(1)

L(r ji ) =

iR j \ i

ij min ij
iR j \ i

the min-sum algorithm converges in 10 iterations rather than 7 in the above


example (since it is an approximation)

to illustrate the simplicity of the min-sum algorithm, we change the received


word in the example that follows.

42

Example
1.5 y = .9

.8

.7 .5 1.1 .4 1.2

assuming again 2 = 0.5 , 2 y 7 = i i =0 2 = ( 6, 3.2, 3.6, 2.8, 2, 4.4, 1.6, 4.8)

{L(ci )}i7= 0

43

the worked-out graph, first iteration:

cH T = 0
========

STOP

44

The Min-Sum-with-Correction-Term Algorithm

In a code's Tanner graph, edges leading from bit nodes to check nodes
indicate that the sum of those bit must equal zero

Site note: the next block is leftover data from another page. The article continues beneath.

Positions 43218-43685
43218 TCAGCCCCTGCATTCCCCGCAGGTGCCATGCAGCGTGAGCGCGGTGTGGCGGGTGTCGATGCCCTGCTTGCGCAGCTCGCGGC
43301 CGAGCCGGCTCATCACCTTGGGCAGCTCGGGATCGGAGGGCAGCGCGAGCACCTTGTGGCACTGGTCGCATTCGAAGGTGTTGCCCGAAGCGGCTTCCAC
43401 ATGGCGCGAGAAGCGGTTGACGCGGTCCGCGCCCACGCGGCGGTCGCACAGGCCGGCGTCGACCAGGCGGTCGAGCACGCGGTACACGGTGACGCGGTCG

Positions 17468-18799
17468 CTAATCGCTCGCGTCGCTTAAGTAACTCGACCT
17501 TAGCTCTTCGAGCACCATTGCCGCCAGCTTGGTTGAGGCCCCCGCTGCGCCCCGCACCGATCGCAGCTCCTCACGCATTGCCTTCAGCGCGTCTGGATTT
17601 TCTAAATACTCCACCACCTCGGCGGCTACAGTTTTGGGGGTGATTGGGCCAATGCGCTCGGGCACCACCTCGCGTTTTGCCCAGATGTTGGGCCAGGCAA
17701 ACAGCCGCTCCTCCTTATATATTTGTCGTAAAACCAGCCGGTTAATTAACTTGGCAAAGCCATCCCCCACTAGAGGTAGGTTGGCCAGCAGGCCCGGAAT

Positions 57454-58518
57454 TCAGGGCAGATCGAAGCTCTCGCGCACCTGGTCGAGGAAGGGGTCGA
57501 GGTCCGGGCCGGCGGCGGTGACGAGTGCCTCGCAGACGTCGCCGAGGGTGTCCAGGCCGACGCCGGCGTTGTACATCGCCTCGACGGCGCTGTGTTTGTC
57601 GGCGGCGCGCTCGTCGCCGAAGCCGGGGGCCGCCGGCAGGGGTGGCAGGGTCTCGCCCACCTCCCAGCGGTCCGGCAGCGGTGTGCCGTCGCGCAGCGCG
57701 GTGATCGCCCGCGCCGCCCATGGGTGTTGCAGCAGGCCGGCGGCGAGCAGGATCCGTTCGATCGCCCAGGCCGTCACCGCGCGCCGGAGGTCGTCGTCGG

In the Tanner-graph based decoder, we may consider the computation of


extrinsic information departing a check node to be of the form
L(r ji ) = L bi i V j \ i

= L L bg bh b j bk L L L g Lh L j Lk L

(the operators for the last line should be

Now we imagine that we want to compute L(r ji ) in serial fashion, accounting


for the bits L, bg , bh , b j , bk ,L one at a time

45

Thus, we would only need to perform pairwise computations of the form

It can be shown that

where

It can also be shown that s(x, y) can successfully approximated by

see W. E. Ryan, "An Introduction to LDPC Codes," in CRC Handbook for Coding and Signal Processing for Recording Systems (B. Vasic, ed.) CRC Press, to be published in 2004. (http://www.ece.arizona.edu/~ryan/)

46

Wc = Wr = 64 c = 0.5

47

Wc = 4 Wr = 32 c = 0.5

48

The Min-Sum-with-Attenuator Algorithm

By plotting the min-sum LLR values against the "exact" SPA values (same
data and noise), we see that the min-sum LLR values are generally too optimistic (too large, where large implies better reliability).

min-sum vs. SPA LLR's in the 1st iteration

49